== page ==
Will Israel become an energy superpower?

Energy resources like oil and natural gas can have a huge impact on a nation’s fortunes. It’s for this reason that it will be so difficult to wean ourselves off of fossil fuels. The riches associated with them are staggering, and it leads to political power in foreign relations as well. Environmentalists and anyone interested in global warming needs to acknowledge this fact, and it’s probably more important to promote alternative fuels and conservation as opposed to trying to stop people around the world from drilling. That just isn’t going to happen.

One new wrinkle has to do with new countries entering the fray on fossil fuels. We have the fracking boom in the US, and now we have news that Israel may be poised to become an energy superpower.

Actual production is still miniscule, but evidence is accumulating that the Promised Land, from a natural resource point of view, could be an El Dorado: inch for inch the most valuable and energy rich country anywhere in the world. If this turns out to be true, a lot of things are going to change, and some of those changes are already underway.

Israel and Canada have just signed an agreement to cooperate on the exploration and development of what, apparently, could be vast shale oil reserves beneath the Jewish state.

The prospect of huge oil reserves in Israel comes on top of the recent news about large natural gas discoveries off the coast that have been increasingly attracting attention and investor interest. The apparent gas riches have also been attracting international trouble. Lebanon disputes the undersea boundary with Israel (an act somewhat complicated by the fact that Lebanon has never actually recognized Israel’s existence), and overlapping claims from Turkey and Greece themselves plus both Greek and Turkish authorities on Cyprus further complicate matters. Yet despite these tensions, following Russian President Vladimir Putin’s surprisingly cordial visit last week, Gazprom and Israel have announced plans to cooperate on gas extraction.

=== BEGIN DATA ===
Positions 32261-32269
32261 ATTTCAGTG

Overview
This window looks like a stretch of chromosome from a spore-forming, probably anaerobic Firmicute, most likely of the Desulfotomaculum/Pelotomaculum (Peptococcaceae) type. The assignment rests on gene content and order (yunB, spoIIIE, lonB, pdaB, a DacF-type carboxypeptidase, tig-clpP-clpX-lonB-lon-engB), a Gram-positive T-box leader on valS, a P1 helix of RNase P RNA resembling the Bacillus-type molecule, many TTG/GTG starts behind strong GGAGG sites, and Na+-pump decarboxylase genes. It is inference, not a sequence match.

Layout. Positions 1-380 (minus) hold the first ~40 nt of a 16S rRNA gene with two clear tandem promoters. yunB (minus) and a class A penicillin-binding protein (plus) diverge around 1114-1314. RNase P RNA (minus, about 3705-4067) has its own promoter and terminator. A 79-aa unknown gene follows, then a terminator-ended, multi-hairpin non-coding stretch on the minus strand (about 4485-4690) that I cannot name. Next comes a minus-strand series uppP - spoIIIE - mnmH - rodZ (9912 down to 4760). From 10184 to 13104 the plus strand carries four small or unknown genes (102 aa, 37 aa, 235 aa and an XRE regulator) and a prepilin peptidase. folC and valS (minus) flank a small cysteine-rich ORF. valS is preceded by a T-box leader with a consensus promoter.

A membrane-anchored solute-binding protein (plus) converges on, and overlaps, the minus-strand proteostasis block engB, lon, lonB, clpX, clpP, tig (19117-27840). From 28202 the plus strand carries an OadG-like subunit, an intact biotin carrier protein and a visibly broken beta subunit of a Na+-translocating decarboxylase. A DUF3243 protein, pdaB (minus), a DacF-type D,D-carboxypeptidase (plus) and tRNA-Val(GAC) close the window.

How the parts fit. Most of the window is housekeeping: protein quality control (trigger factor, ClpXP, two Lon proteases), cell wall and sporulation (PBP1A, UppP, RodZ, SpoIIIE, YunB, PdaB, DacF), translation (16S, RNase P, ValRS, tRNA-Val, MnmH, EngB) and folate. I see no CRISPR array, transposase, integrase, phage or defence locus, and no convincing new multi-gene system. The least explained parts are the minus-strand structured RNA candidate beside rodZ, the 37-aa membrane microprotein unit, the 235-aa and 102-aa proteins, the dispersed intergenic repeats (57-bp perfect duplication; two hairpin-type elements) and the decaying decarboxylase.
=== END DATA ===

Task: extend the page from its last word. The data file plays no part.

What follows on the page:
Read the entire article as it goes into the geopolitical issues surrounding this development as well.


America’s energy future

Robert J. Samuelson is usually a grouch when it comes to economics and energy. That includes his harsh skepticism on the ability to do something about global warming.

He’s actually rather optimistic about America’s energy future, but he notes that renewables will not be as big a part of our energy future as environmentalists would want. Coal, natural gas and oil will still be important parts of the energy equation.


Big geothermal test

The potential of geothermal energy is incredible, but we’ll see soon whether we’re making real progress in this area.

Geothermal energy developers plan to pump 24 million gallons of water into the side of a dormant volcano in central Oregon this summer to demonstrate technology they hope will give a boost to a green energy sector that has yet to live up to its promise.